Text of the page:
An Unwanted Guest
"Be sure to read this book when you don't have to be someplace or can stay up late. An Unwanted Guest will have readers hooked from page one."
Guests arriving at Mitchell's Inn in the middle of a snowstorm are bringing plenty of baggage in addition to their luggage.
Gwen harbors unfulfilled career aspirations. Riley is a shell shocked war correspondent. Candace brings bitterness and just wants to be alone. David carries the burden of past scandal. Beverly and Harry's marriage is dead, it just hasn't fallen down yet. Dana, whose beauty is both a blessing and a curse, is prone to emotional outbursts. Her fiancé, Matthew, an heir to a large fortune, carries a gun, and hates crowds and drama. Then there's Lauren and Ian. She runs the show. He just wants a drink.
Mitchell's Inn is a small, out-of-the-way, some might say quaint, private hotel in the Catskills run by James and his son Bradley. Though secluded, the hotel does have electricity, but no phones, TV, Internet, or cell service. The storm continues to rage, snow piles up, and very soon they are snowed in. After dinner and a get-acquainted chat in the lobby, everyone retires to their room.
During the night, several guests hear a scream, others hear an argument, and in the morning there's a dead body on the staircase. By then, the snow had turned first to sleet, then to ice, and now the roads are closed making it impossible to notify authorities of the death. One of the guests is a criminal lawyer who cautions that the body should not be touched or moved until the roads are cleared and police are able to get through. Guests become unnerved when they are forced to step over and around the body as they go up and down the stairs.
After the power goes out, the only illumination available is provided by the lobby fireplace, a feeble flickering gas lamp, and flashlight apps on cell phones which very soon lose their charge. Panic sets in when two more murders follow. Guests gather in the lobby for safety, some wrapped in blankets since there is no heat, either.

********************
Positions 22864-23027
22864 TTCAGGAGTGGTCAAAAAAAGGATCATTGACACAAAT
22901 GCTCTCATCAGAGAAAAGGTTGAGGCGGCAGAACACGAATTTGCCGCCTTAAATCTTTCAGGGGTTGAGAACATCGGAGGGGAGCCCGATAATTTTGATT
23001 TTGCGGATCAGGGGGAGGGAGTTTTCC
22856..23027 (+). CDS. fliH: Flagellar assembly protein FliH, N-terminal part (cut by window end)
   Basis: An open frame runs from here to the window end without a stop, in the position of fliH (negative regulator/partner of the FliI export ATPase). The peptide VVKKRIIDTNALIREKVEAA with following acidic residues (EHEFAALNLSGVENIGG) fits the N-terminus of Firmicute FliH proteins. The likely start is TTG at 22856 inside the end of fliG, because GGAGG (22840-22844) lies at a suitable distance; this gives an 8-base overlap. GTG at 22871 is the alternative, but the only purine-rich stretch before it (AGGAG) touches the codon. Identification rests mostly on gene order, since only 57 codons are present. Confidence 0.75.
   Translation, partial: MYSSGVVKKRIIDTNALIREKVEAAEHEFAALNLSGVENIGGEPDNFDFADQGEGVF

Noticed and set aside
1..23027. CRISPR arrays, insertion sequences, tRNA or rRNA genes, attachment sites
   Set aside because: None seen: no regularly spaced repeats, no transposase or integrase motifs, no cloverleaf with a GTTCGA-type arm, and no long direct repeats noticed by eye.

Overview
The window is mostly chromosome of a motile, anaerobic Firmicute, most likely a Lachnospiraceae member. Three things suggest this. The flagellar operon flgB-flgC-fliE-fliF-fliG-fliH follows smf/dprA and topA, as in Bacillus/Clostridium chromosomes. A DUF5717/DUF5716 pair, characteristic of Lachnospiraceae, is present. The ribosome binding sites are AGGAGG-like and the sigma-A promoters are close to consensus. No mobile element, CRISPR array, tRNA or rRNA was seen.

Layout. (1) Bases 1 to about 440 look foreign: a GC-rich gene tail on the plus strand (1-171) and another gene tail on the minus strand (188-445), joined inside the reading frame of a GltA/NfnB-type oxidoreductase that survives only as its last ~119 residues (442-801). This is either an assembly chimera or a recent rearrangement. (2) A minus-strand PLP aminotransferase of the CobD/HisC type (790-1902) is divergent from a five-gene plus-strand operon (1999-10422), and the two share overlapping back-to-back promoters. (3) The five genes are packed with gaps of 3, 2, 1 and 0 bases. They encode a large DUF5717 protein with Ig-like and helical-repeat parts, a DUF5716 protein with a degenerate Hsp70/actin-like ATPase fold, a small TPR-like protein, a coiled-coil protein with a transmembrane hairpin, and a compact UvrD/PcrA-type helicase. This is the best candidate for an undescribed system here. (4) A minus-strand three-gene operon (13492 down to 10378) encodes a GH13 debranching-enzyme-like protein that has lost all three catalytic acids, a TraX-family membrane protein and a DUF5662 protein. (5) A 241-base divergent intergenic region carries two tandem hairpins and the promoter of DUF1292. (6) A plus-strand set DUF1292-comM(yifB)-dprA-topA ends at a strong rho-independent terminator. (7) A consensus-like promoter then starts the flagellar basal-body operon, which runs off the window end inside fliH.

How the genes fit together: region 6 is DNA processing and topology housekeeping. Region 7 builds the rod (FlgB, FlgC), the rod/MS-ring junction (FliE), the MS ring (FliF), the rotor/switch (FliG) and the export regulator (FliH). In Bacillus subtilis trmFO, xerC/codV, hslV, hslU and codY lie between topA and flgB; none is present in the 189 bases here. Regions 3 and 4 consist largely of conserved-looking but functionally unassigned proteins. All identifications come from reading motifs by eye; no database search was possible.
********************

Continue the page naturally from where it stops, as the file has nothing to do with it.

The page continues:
By then everyone is at their breaking point, and emotions boil over. Distrust, paranoia, jealousy, anger, fear, boredom, anxiety, bitterness. There's finger pointing, accusations, arguments and standoffs. And the storm does not let up.
There are a lot of characters in this book. Almost all of them show up in the opening pages, but author Shari Lapena does an excellent job of introducing them so the reader doesn't get confused.
She also pays a lot of attention to the intricate details of architecture, floor plans and layout of the hotel and grounds. For example:
"Down the hall . . . to the right is the door . . . Across from the bar . . . on the other side of the room . . . past the bar . . . In front of the fireplace . . . the hall that runs behind it . . . beside the staircase . . . behind the dining room . . ."
There's an abundance of this kind of description, but it does not get in the way of the story. An astute reader will pay attention to this as they look for clues in their attempts to solve the mystery. The story is as twisty as a mountain road.
The big reveal at the end comes out of the blue, but it is plausible and no less compelling, so keep reading because there is one final surprise on the last page.
Author Lapena is to be applauded for this truly enjoyable locked room mystery. You don't see many of them anymore these days.